As a venture capitalist, you invest in the future. The deals that you make can’t be unmade, and those that you don’t might be huge successes under the guise of a competitor. Hindsight is the only way we can see clearly, and VCs must rely on their vision of the future to succeed.
But what does the future look like? Answering that question takes a lot of inferring in the trends of the world today. As the environment grows more and more threatened, green startups appear as great investments. Solar-powered, recycle-enabled electronics are budding in the market and crowd-funding sites alike. Startups that disrupt the market with insignificant prices are also a good shot, as they cater to the global recession and the masses affected by it (plus, who doesn’t love a good deal?). And because history tends to repeat itself, new social networks with potential are equally good bets.
Of course there are other successes, but we’re here to focus on the one, still relatively small market that combines all three of those ideas. That powerhouse is called collaborative consumption (also known as “the sharing economy”), and it’s growing in value by the day.
For those of you who aren’t familiar with the concept, collaborative consumption covers a wide range of companies, all of which utilize the idling time of the things we own. These companies take things that we don’t use all the time, and through social media allow us to become micro-entrepreneurs and rent them out to other people. The products are limitless: from cars to spare bedrooms to clothes and even power tools, this digital sharing space is varied and growing. Users of the sites make a profit, the sites themselves make a cut, and those who take advantage of the products often save money while making personal connections in a social marketplace. In short, everyone involved benefits.
Before collaborative consumption went digital, the marketplace was mainly dominated by real-life transactions from peer to peer with no common space for all micro-entrepreneurs to gather. Even then it was estimated to be a $1 trillion dollar global industry, and since the introduction of collaborative consumption companies that number has only grown. You might recognize some of the bigger names in this market: airbnb, for example, is a travel rental company that operates in 192 countries with over 10 million nights rented since its founding in 2008. Through airbnb’s website, homeowners can rent their couch, bedroom, or vacation home out to people for temporary stays. This year it’s angling towards $1 billion a year in revenues. It owes its success in part to the global recession of 2009, as it enabled the unemployed and underemployed to make a supplemental income. As is the trend with CC companies—when times are tough, alternative ways to making a living gain heat amongst those who would normally forgo them.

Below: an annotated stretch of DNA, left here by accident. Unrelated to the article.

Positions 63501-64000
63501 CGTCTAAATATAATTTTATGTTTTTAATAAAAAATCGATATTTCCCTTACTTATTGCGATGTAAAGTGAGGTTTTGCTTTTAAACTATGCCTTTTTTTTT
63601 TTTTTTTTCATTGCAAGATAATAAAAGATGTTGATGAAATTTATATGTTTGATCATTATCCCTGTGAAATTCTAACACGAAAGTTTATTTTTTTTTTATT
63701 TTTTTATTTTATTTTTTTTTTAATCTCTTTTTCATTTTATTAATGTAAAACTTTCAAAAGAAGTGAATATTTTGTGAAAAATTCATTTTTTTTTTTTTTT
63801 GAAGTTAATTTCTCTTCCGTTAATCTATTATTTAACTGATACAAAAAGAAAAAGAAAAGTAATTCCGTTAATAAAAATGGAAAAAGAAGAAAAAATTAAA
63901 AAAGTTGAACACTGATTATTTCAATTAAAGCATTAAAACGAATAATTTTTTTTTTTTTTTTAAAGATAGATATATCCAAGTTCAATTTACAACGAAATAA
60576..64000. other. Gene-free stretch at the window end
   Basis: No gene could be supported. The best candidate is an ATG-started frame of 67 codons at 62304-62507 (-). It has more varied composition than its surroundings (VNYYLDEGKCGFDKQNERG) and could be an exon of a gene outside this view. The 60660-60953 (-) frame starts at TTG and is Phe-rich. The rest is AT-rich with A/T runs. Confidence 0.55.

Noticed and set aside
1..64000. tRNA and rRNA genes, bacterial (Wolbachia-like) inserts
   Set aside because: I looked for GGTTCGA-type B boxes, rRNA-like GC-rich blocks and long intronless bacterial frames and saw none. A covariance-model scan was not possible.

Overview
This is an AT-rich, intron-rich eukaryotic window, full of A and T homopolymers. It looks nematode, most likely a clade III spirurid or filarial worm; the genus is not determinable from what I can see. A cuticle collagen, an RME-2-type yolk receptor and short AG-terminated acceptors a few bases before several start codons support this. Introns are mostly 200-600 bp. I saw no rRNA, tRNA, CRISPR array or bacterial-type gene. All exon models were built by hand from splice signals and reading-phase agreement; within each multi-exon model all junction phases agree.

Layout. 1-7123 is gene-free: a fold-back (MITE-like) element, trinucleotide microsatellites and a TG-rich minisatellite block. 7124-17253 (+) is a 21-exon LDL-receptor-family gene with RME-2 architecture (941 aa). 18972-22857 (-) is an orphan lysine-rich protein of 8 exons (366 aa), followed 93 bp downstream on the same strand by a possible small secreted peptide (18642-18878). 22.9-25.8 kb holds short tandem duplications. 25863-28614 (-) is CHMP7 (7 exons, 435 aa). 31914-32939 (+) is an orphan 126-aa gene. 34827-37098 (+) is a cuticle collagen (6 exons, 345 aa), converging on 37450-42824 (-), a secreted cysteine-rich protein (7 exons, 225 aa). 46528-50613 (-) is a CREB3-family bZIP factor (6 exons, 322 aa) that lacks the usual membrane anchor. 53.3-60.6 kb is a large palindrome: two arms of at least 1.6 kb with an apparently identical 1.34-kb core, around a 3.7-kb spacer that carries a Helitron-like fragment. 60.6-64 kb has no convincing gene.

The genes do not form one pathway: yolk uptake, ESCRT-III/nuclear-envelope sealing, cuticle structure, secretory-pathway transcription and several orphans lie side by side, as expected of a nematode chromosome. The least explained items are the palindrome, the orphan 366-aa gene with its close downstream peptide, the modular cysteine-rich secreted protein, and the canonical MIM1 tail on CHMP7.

In a way, collaborative consumption isn’t a new idea. Just a century ago, bartering was seen as a common way to transfer goods. Someone could offer manual labor and in turn have a place to stay for the night. The twentieth century, though, was a century of consumption. What we bought was ours’ and only ours’—it was a sign of wealth to keep buying newer things whenever they came out. Because of a combination of three key factors in the twenty-first century, however, we’re facing resurgence in the forgotten tradition of collaboration.
The first seems obvious—more and more people these days don’t have enough money and are either unemployed or underemployed. Eighty percent of college graduates, for example, have jobs that don’t require a college degree. Those people need another way to make and save money, so they turn to alternatives such as TaskRabbit and DogVacay, two companies which connect people with free time with those who have none.
The second factor leading to the popularity of collaborative consumption is resurgence in community fed through network technologies. Because of sites like Facebook and Twitter, people feel more connected to people they don’t know very well. With that connection a sense of trust is born that was shunned in the era of hyper-consumption. That sense of trust makes it easier for people to give things like their homes or cars to strangers for rent (although all good CC companies include layers of intense insurance, which is vital for their success and for your investment).
Lastly, collaborative consumption might be the best thing for the environment out there. It might not be creating solar-powered cars but what it does do is drastically decrease a need for the production of goods. The resources that go into building those solar powered cars and the energy that goes into disposing of gas-powered vehicles hurt the environment more than halting production and using what we have. Beyond just car-sharing services, office-sharing programs eliminate the need for increased construction (the office buildings we have today could house significantly more than every business currently operating, yet new ones are put up every day). Along with that, appliance-sharing and clothing-sharing programs eliminate the need for production of even the smaller things in life.
Collaborative consumption has been called the “cloud computing of real goods”, which we and any prospective investor can surely get behind. It eliminates production costs, disrupts price, and takes social networking connections to the real world. If trends continue as they have, it very well may be the future we’re looking for.